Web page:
3. Measure the Repair Area and Cut a Patch: The sheet metal patch should overlap onto the metal panel at least 2 inches past the edges of the damaged area. After the sheet metal patch has been cut and fit to size, round the corners of the patch with a file or emery cloth to prevent any sharp corners from becoming a catching spot for snow or ice. Once the patch has been measured, place it over the hole being repaired. Take a pencil and outline the patch onto the roofing. Remove the patch and examine the outline to make sure the patch will overlap by at least 2 inches in all directions past the edges of the damaged area.
  4. Install the Repair Patch: Apply a color-matched urethane sealant to the surface of the metal panel being repaired, staying just inside the marked pencil line. Apply the sealant liberally in the area, so that there are no gaps or voids at the leading edge of the patch. Press the patch into place over the damaged area. The sealant should squeeze out from the edge of the patch along all sides. If there are areas where the sealant is not oozing, these are areas where moisture may later penetrate under the patch, causing a deterioration of the patch. Apply a little more sealant here to eliminate any gaps.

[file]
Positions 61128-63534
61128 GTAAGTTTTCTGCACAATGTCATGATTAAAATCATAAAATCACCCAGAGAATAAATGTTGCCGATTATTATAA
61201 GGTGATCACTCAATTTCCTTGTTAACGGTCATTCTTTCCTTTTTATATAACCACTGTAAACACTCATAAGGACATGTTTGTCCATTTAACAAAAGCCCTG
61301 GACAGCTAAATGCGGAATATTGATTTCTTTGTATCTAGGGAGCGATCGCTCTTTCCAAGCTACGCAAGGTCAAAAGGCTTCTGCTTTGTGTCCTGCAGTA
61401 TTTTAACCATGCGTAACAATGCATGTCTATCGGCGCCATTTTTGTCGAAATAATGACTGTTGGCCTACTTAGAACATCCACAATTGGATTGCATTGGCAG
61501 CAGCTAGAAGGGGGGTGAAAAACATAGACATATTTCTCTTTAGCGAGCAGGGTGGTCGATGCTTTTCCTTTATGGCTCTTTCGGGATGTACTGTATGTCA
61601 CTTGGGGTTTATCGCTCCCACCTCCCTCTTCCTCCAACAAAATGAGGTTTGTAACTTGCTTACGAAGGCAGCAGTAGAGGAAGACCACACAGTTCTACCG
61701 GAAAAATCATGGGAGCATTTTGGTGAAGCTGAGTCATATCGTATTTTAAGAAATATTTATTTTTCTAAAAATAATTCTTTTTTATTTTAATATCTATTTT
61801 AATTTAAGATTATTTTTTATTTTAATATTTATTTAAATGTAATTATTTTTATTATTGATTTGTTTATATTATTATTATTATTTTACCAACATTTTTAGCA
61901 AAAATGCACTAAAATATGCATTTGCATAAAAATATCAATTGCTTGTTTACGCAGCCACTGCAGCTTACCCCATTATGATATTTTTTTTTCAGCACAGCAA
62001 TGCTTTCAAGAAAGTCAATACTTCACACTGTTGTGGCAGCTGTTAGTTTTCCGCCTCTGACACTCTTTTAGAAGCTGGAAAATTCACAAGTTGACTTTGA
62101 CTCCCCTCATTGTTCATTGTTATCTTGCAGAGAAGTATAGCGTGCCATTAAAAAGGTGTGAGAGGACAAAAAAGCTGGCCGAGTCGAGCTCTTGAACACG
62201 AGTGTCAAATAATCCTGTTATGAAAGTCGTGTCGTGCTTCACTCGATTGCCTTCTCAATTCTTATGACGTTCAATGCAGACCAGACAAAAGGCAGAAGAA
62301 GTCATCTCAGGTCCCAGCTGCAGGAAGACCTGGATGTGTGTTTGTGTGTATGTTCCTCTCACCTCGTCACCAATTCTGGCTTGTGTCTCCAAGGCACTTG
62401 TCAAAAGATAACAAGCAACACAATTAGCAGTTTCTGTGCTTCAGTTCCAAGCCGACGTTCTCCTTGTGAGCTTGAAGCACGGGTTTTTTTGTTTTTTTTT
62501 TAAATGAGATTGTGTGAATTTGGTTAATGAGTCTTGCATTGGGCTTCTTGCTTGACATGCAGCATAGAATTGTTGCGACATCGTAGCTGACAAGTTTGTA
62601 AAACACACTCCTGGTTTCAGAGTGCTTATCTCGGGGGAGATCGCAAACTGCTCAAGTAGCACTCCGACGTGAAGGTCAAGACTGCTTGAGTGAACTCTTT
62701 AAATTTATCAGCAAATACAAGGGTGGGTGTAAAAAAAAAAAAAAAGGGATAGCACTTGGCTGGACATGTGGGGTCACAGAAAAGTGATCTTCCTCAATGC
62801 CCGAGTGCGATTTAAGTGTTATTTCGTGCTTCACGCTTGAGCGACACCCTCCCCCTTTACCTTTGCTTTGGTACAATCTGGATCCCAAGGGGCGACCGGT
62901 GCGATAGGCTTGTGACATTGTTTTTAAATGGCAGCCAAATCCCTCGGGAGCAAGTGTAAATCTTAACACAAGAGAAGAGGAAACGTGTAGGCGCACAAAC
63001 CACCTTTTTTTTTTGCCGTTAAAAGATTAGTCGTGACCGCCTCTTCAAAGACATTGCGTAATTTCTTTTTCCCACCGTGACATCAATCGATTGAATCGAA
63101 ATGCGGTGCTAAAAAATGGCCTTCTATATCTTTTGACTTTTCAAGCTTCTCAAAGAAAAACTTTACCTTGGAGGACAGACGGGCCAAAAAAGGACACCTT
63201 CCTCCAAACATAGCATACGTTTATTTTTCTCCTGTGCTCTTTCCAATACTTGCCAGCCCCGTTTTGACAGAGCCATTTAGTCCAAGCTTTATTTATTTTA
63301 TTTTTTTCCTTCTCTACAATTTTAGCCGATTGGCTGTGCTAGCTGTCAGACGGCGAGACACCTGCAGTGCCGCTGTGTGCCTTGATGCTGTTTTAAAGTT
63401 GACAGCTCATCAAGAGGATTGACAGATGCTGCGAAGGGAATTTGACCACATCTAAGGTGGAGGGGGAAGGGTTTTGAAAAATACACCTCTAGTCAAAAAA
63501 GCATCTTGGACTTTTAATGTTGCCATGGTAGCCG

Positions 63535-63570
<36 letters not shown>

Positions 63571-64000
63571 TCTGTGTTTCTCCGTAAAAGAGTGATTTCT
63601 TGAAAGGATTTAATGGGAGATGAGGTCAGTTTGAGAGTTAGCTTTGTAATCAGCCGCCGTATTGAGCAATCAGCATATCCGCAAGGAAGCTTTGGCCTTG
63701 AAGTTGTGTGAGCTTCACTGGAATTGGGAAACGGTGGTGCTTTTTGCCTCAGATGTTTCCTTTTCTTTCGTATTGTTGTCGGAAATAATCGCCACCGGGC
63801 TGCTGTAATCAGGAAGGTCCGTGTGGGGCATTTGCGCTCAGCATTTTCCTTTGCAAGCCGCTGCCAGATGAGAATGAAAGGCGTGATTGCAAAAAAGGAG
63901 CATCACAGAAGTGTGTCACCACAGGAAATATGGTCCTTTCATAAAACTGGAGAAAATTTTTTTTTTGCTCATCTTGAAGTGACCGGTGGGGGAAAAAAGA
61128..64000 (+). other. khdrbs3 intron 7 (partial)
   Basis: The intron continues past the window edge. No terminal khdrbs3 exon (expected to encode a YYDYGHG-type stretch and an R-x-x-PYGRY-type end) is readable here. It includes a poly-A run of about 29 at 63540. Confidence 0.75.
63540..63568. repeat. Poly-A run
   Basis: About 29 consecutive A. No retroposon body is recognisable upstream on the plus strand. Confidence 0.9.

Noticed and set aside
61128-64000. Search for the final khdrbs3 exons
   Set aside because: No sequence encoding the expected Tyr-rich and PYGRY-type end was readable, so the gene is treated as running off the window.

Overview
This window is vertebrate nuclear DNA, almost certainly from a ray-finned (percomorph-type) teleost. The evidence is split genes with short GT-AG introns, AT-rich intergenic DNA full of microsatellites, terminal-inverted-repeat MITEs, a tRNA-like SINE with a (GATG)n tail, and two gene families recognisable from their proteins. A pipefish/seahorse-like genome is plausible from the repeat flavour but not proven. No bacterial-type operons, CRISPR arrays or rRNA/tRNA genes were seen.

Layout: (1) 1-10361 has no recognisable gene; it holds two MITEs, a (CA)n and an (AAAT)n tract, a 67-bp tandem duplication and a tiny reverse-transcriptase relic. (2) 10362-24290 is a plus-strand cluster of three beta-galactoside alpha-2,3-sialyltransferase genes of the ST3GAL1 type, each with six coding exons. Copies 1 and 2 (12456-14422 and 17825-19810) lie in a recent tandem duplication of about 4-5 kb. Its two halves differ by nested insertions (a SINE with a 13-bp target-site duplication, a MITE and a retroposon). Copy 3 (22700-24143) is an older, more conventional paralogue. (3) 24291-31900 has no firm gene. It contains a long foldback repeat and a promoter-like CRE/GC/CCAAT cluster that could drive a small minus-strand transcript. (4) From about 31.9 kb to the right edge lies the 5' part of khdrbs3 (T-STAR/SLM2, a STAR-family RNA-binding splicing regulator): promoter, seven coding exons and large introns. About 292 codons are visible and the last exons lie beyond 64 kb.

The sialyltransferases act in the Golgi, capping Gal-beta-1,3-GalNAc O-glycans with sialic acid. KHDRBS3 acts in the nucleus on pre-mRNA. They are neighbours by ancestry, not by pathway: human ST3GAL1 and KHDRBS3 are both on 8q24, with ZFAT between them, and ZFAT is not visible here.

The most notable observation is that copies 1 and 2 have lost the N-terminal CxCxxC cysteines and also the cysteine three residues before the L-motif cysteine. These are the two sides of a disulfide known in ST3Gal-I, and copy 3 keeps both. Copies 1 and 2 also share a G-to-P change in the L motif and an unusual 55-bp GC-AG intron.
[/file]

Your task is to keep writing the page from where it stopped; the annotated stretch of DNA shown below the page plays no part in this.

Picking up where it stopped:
5. Variation: Holes in Raised Roofing SeamsIf the hole or damage to the roof is in the raised seam between panels rather than in the flat area of a panel, patch it with an asphalt-impregnated glass-membrane fabric over the damaged portion of the seam itself. On raised-seam roofs, the individual panels must be allowed to move along the seams, so never attach a metal patch that is anchored to both roofing panels over the seam. Instead, repair the damage to the seam with narrow strips of membrane fabric confined to the raised seam section. The patching strip should overlap the damaged area by at least 2 inches. Over the top of the patching strip, apply a coating of urethane sealant, then another patching strip. Done correctly, both roofing panels will still be able to move independently.